Senator Bernie Sanders (I-VT) clocked 15% in a Quinnipiac poll of likely Democratic voters Thursday. But he’s clocking a lot more than that in the political press corps, while Hillary Clinton’s campaign telegraphed this morning that they’re legitimately scared of his impact on the race. Everyone is suddenly taking Bernie Sanders seriously.
This is not because Sanders stands a chance of winning, but because his political consistency and liberal bona fides form the perfect left bumper for Clinton’s otherwise freeform campaign. Sample headlines: Bernie Sanders: Why the guy who won’t win matters. Why Bernie Sanders matters, even if he can’t win. Bernie Sanders doesn’t have to win the Democratic primary to do a lot of good. You Don’t Need to Think Bernie Can Win to Take Him Seriously. Bernie Sanders Won’t Win. But His Ideas Might. Senator Bernie Sanders won’t win in 2016 — but he will still change American politics. Bernie Sanders really matters: He doesn’t have to win to build a progressive movement. That’s a non-exhaustive list.
These articles — none of them wrong! — all argue the same essential point: Sanders’ well-articulated policy positions on income inequality, the environment, and campaign finance will secure those issues in the Democratic primary and keep Clinton honest about them. On campaign finance especially Clinton must execute a delicate dance, simultaneously raising historic amounts of cash while criticizing a rigged system. Outsourcing the fire-and-brimstone to Sanders could allow Clinton to side with his critique while arguing for her need to financially compete against the eventual GOP nominee. The issue stays in play, the frontrunner signals her endorsement of it: thus does Bernie Sanders matter.
To this hardening wisdom was added a new layer Thursday when Politico published the fears of the Clinton campaign, which, at least according to what they’re publicly (and anonymously) saying, focus more on Sanders than likely candidate Martin O’Malley. Have a block quote:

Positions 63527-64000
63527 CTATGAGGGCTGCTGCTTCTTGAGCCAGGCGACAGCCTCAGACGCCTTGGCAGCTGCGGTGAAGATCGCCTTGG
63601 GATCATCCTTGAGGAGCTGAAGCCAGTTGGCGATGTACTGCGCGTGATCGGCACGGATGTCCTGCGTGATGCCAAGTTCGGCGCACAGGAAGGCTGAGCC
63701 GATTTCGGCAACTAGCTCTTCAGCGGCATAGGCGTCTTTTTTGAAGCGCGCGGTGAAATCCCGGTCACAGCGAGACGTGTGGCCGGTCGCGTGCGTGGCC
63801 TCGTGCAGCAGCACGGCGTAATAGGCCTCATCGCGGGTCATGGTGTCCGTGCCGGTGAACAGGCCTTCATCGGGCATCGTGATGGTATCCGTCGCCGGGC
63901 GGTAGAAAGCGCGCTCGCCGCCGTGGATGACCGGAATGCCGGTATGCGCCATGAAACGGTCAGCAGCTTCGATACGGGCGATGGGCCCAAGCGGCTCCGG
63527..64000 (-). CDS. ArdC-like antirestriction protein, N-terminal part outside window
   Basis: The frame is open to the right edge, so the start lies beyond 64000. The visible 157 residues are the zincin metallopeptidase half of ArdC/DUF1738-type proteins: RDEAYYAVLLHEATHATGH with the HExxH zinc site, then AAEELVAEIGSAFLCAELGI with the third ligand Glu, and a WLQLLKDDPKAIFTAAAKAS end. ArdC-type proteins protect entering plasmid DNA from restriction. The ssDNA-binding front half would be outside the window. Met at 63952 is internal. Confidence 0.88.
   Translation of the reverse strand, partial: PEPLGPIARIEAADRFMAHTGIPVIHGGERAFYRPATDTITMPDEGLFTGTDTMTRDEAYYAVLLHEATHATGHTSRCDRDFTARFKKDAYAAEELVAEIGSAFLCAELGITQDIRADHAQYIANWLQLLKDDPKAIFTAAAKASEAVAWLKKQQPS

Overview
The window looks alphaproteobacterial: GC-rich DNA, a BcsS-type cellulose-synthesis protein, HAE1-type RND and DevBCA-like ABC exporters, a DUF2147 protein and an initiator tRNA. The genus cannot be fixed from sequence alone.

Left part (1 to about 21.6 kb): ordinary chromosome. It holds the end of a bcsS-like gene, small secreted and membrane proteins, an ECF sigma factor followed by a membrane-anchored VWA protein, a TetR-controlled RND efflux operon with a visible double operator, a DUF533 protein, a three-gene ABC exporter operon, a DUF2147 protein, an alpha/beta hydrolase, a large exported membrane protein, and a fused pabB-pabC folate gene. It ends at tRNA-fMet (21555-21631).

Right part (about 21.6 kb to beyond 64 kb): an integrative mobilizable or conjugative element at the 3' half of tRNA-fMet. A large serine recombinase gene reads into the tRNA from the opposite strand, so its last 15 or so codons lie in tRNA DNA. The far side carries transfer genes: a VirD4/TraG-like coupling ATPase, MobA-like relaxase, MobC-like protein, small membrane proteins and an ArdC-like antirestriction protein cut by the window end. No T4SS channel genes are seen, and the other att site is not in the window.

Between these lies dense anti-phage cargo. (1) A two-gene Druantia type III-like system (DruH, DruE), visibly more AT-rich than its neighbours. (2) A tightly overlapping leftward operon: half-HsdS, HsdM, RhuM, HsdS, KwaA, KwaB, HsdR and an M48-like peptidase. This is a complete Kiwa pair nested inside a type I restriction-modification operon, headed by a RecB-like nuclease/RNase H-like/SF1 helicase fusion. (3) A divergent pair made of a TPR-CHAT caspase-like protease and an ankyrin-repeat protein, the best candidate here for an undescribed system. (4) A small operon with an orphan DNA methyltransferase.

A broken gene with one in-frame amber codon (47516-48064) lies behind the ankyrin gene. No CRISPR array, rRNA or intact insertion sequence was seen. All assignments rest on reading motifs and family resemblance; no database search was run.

Insiders familiar with the Clinton campaign’s thinking described it as “frightened” of Sanders — not that he would win the nomination, but that he could damage her with the activist base by challenging her on core progressive positions in debates and make her look like a centrist or corporatist. The source described the campaign as “pleased,” at least, that O’Malley and Sanders will split the anti-Clinton vote. A Clinton spokesman declined to comment.
This is, probably, bunk. But the fact of the article, which couldn’t have been written without the right sources whispering the right things, shows that Clinton wants a Sanders campaign taken seriously as much as anyone else does. Bouncing from Chipotle visits to question clocks, the Clinton campaign is desperately in need of structure, the type a predictable foil could bring.
And Sanders is predictable, the comforting version of consistent in the political world. His major comments of his campaign so far — on the need to emulate Scandinavia’s social welfare systems, America’s lopsided income inequalities, the moral danger of billionaires — can be found almost word-for-word in Mark Leibovich’s 2007 profile of Sanders upon assuming his Senate office. Clinton has changed her positions on several issues since then; Sanders is still using the same syntax.
The media and political stars, then, are aligned for a serious Sanders campaign. Whether he’ll play footnote or spoiler in the Democratic contest remains to be seen; either way, Sanders has the attention of the media and his giant Democratic rival. For a guy who was a progressive hobby horse until a few weeks ago, Sanders has to be happy to find he matters.
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